“It’s something I never thought would ever come to me as a kid from Saskatchewan,” McMorris, 29, said on the broadcast. “Everything’s just been a bonus since I became a pro snowboarder.”

In a format introduced three years ago, athletes were ranked on overall impression of their best run over the course of a jam session rather than scoring individual runs.

McMorris won his record-extending seventh X Games Aspen men’s slopestyle title, one day after finishing fourth in big air.

“It just keeps getting crazier because I keep getting older,” he said. “People just keep pushing the limits, pushing the limits. Last night was such a downer, almost bums me out, like, dude, do I still have it? … To have one of those miracle wins where you do it on the last run and someone makes you push yourself, those are the best feelings.”

McMorris won slopestyle bronze medals at each of the last three Olympics and reportedly said last February that he was planning to compete through the 2026 Milan-Cortina Winter Games.

Canadian Max Parrot, the 2022 Olympic slopestyle champion, is taking this season off from competition.

Anderson, a two-time Olympic snowboard slopestyle champion, is expecting her first child.

Later Sunday, U.S. Olympian Mac Forehand won men’s ski big air with a 2160 on his last run, according to commentators. It scored a perfect 50. Olympic gold medalist Birk Ruud of Norway followed with a triple cork 2160 of his own, according to commentators, and finished third.

Canadian skier Megan Oldham added slopestyle gold to her big air title from Friday, relegating Olympic champion Mathilde Gremaud of Switzerland to silver.

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Ilia Malinin wins U.S. Figure Skating Championships despite quadruple Axel miss


One year ago, Ilia Malinin came to the U.S. Championships as, largely, a 17-year-old unknown. He finished second to Nathan Chen in 2022 and was left off the three-man Olympic team due to his inexperience, a committee decision that lit a fire in him.

After the biggest year of change in U.S. figure skating in three decades, Malinin came to this week’s nationals in San Jose, California, as the headliner across all disciplines.

Though he fell on his quadruple Axel and doubled two other planned quads in Sunday’s free skate (the most ambitious program in history), he succeeded the absent Chen as national champion.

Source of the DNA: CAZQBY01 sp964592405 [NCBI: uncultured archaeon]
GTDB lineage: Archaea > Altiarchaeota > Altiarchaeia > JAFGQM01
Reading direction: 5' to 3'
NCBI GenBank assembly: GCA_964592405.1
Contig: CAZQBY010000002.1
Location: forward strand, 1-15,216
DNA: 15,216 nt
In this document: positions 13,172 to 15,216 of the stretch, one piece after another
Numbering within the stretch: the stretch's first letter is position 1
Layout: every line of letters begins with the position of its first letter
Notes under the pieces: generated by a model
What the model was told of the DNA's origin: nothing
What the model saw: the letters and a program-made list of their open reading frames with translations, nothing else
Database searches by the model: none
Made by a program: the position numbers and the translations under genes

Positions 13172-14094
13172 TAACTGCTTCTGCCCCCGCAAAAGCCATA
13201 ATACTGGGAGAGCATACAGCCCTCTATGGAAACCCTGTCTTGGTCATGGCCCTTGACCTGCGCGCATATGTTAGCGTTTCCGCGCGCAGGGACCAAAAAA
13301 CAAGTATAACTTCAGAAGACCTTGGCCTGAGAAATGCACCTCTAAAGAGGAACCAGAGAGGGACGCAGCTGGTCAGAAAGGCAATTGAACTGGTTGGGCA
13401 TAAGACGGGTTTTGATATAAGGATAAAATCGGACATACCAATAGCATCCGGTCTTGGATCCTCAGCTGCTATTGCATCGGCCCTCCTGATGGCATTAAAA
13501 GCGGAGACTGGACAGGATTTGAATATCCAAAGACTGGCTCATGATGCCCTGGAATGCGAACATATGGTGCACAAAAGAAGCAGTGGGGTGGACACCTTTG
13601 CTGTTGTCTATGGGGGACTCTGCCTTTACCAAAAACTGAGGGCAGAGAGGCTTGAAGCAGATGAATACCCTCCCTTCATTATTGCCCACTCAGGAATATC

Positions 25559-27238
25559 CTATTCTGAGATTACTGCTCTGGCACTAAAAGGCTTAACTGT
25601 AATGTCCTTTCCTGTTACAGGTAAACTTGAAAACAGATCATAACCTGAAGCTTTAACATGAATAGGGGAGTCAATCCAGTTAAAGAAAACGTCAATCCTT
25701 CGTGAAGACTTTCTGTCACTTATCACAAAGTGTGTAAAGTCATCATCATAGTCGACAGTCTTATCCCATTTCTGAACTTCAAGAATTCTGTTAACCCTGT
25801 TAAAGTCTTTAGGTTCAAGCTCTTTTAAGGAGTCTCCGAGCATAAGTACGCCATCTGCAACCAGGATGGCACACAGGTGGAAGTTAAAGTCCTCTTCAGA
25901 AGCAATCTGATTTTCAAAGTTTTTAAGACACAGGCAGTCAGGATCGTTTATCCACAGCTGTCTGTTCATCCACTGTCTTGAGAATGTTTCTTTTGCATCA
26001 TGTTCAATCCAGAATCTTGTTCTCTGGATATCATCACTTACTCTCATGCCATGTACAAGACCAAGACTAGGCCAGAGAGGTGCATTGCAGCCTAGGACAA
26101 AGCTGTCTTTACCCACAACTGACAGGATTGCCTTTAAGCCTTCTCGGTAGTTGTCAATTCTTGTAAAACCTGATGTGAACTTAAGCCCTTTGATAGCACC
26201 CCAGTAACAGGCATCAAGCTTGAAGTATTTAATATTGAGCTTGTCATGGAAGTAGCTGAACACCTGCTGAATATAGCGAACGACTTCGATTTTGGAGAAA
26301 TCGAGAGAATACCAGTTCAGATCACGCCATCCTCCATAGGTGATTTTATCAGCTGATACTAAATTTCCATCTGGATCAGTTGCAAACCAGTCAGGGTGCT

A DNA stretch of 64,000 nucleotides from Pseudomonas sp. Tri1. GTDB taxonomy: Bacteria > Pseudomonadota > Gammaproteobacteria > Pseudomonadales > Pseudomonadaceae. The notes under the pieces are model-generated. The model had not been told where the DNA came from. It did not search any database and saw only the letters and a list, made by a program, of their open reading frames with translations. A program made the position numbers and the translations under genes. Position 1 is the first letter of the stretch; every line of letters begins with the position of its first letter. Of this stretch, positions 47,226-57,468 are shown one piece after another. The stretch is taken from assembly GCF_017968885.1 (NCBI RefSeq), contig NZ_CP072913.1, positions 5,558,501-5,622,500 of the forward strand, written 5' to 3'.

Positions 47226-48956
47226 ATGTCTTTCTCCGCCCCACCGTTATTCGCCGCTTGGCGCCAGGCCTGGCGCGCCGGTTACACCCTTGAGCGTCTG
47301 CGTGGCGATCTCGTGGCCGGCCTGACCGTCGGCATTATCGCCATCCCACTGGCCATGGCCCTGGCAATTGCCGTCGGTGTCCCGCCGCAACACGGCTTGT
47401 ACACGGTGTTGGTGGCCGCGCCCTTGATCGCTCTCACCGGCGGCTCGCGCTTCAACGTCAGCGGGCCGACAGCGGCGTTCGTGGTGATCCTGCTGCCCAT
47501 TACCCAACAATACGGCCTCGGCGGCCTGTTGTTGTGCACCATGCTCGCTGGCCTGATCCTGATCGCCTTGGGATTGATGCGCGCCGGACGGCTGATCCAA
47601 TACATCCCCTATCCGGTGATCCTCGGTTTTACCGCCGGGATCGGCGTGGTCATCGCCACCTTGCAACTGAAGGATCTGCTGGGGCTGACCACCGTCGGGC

Malinin, the world’s second-ranked male singles skater, still landed two clean quads in Friday’s short program and three more Sunday. He totaled 287.74 points and prevailed by 10.43 over two-time Olympian Jason Brown, a bridge between the Chen and Malinin eras.

“I think I was just not ready to deliver at that day,” Malinin, who was bidding to become the second man to land six quads in one program after Chen, said on NBC. “I was really so confident, I think I sort of overthought everything and tried to get ahead of myself. But I think it’s all right.”


Brown, a 28-year-old competing for the first time since placing sixth at the Olympics, became the oldest male singles skater to finish in the top three at nationals since Jeremy Abbott won the last of his four titles in 2014. As usual, he didn’t attempt a quad but had the highest artistic score by 9.41 points.

Brown’s seven total top-three finishes at nationals tie him with Chen, Michael WeissBrian Boitano, David Jenkins and Dick Button for the second-most in men’s singles since World War II, trailing only Todd Eldredge‘s and Hayes Jenkins‘ eight.

“I’m not saying it’s super old, but I can’t train the way I used to,” Brown said after Friday’s short program. “What Ilia is doing and the way he is pushing the sport is outstanding and incredible to watch. I cannot keep up.”

Andrew Torgashev took bronze, winning the free skate with one quad and all clean jumps. Torgashev, who competed at nationals for the first time since placing fifth in 2020 at age 18, will likely round out the three-man world team.

Japan’s Shoma Uno will likely be the favorite at worlds. He won last year’s world title, when Malinin admittedly cracked under pressure in the free skate after a fourth-place short program and ended up ninth.

That was before Malinin became the first person to land a quad Axel in competition. That was before Malinin became the story of the figure skating world this fall. That was before Malinin took over the American throne from Chen, who is studying at Yale and not expected to return to competition.

Malinin’s next step is to grab another label that Chen long held: best in the world. To do that, he must be better than he was on Sunday.

“You always learn from your experiences, and there’s always still the rest of the season to come,” he said. “I just have to be prepared and prepare a little bit extra so that doesn’t happen again.”